Orange County Sheriff’s Department (OCSD)to target distracted driving in special enforcement effort
MISSION VIEJO, Ca. (Feb. 21, 2018) – The Orange County Sheriff’s Department Traffic Division announced on February 21, 2018, that they will launch a special enforcement effort on Friday, Feb. 23, to target distracted driving in the city of Mission Viejo.
Distracted driving can be more dangerous than DUI, and is defined as anything that takes your eyes or mind off the road, or hands off the steering wheel – especially texting and cell phone use.
A 2016 survey by the California Office of Traffic Safety (OTS) showed that more than 44 percent of Californians cite texting while driving as the most serious distraction for drivers, with more than 54 percent saying they’ve been hit, or nearly hit, by a driver talking or texting on a cell phone.
Engaging in activities that pull a driver’s eyes from the road, such as dialing, texting or reaching for a cell phone, increase the chance of a collision by three times.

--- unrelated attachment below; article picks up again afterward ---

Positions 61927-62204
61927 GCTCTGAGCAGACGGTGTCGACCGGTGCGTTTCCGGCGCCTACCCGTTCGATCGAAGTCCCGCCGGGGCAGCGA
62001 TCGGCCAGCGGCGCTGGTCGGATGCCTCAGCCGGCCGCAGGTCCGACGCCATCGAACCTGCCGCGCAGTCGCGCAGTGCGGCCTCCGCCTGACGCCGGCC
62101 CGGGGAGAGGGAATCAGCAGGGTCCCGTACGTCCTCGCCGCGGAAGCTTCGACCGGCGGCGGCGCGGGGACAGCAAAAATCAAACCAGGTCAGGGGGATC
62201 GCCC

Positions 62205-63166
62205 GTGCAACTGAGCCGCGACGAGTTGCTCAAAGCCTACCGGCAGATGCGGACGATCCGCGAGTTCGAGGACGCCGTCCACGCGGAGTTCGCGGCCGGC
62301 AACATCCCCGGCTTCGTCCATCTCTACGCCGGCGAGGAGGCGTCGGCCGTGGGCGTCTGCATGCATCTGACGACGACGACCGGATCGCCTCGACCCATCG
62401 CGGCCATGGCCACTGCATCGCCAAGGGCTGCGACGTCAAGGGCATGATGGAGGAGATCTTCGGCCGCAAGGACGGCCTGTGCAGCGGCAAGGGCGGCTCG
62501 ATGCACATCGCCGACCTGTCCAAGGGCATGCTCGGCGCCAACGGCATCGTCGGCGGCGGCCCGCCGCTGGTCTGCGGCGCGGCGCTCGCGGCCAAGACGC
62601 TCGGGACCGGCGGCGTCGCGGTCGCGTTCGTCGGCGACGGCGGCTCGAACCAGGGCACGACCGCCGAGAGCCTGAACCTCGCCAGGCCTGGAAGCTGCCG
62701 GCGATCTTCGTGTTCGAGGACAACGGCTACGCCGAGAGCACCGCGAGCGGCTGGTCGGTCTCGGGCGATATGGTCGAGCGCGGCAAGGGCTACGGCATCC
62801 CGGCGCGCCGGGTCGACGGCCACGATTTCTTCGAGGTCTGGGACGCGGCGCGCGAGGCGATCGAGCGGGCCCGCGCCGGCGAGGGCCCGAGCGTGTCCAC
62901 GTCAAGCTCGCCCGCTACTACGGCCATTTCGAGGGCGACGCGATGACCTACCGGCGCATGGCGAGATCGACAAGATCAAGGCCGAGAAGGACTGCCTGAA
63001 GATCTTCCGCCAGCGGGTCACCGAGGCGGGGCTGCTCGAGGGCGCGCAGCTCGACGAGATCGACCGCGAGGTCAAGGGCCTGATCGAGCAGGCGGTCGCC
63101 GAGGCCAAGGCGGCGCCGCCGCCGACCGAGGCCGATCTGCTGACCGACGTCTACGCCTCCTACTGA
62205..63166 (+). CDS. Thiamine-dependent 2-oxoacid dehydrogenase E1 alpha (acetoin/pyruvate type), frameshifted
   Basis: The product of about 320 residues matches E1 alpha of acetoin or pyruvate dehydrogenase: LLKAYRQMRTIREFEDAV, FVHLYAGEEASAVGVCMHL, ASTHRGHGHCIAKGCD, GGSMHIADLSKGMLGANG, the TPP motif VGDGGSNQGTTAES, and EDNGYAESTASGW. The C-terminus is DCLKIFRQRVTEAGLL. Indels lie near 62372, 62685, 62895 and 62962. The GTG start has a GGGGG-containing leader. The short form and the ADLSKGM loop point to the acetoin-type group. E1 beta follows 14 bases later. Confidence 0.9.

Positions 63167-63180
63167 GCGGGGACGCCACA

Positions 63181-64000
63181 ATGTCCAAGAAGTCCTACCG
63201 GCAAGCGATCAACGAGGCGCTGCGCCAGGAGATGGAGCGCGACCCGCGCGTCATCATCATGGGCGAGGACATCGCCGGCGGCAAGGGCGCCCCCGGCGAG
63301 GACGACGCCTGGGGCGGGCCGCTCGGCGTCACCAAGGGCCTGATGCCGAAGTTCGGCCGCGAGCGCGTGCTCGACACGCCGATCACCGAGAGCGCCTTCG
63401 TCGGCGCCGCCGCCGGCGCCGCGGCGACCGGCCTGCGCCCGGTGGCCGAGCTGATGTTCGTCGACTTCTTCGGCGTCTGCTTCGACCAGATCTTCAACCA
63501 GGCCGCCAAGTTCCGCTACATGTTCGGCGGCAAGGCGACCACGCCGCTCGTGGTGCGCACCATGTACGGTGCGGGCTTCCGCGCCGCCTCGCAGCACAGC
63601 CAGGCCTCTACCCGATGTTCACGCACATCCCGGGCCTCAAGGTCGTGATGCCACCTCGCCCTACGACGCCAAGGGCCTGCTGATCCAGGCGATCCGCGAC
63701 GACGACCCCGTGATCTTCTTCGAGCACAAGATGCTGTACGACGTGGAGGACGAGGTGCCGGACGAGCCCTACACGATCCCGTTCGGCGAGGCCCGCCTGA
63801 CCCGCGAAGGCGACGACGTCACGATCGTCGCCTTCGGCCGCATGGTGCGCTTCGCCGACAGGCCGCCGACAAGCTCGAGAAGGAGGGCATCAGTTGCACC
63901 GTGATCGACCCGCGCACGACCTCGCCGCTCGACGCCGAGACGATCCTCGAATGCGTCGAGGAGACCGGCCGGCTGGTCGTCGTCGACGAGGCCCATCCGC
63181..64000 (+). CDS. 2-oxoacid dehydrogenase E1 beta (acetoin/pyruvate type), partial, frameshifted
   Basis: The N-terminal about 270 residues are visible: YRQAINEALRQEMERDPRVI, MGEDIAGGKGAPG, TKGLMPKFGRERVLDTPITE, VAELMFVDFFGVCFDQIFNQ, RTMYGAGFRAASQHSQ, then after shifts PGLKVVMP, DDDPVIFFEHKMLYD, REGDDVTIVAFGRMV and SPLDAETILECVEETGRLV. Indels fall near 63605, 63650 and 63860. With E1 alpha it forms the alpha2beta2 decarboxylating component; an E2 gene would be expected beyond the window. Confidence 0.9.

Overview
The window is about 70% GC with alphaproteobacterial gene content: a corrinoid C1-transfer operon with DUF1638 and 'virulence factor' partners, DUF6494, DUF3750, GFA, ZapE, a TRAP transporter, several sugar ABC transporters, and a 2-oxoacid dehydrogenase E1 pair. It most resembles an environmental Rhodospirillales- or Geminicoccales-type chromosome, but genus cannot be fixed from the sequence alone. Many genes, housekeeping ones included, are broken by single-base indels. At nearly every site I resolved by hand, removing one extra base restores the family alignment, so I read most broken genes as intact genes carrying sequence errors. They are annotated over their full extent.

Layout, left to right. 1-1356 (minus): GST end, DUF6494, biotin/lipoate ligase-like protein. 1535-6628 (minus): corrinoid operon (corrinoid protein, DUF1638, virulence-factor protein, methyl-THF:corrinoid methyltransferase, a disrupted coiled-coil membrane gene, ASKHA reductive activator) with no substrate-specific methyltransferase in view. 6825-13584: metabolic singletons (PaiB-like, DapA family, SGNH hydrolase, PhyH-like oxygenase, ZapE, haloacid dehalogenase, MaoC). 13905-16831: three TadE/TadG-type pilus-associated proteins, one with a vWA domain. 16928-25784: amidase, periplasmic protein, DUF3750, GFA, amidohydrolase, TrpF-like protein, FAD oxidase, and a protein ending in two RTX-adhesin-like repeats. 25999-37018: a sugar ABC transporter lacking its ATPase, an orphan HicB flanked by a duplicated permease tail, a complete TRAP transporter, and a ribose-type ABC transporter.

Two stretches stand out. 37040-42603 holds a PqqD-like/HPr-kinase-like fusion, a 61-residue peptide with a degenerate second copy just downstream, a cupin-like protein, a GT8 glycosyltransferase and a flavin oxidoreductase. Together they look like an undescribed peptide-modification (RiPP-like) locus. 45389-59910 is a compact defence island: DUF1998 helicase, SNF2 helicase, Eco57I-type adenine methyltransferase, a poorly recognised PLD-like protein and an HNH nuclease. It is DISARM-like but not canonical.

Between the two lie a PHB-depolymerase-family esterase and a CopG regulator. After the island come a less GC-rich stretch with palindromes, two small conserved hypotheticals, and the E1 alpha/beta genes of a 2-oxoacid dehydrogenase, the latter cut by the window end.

Nationally, 3,179 people were killed, and 431,000 injured in collisions involving distracted drivers, according to 2014 statistics analyzed by Distraction.gov.
Laws were enacted to prohibit cell phone and electronic wireless device usage among any driver unless the device is used in a hands-free manner. And any driver under the age of 18 cannot use a cell phone or any other electronic wireless device at all — not hand-held, hands-free, Bluetooth, speakerphone, or any other means.
Cell phone usage is the most common distraction for drivers, but any other activities that pull a driver’s focus from the road could warrant a citation. Although eating, applying makeup, reading directions or driving with a pet in the lap isn’t illegal, if a law enforcement officer determines the practice is distracting enough to be dangerous, a driver may be cited.
California’s Office of Traffic Safety (OTS) offers the following reminders to stay safe on the road and prevent collisions:
- Never text and drive.
- Turn off your phone before you get behind the wheel.
- Don’t text or call someone when you know they are likely to be driving.
- Make a pact with your family, spouse, and caregivers to never use the phone with children in the car.
- Do not eat or drink while driving.
- Do not program your GPS, MP3 player or other devices while driving.
- If a phone call is necessary or you need to reroute your map, pull over to a safe parking spot.
- Do not groom yourself while driving.
- Do not read.
- Do not watch videos.
- Try not to get too involved with passengers in your car.
- Finally, if something falls to the floor, pull over to a safe parking spot before trying to reach it.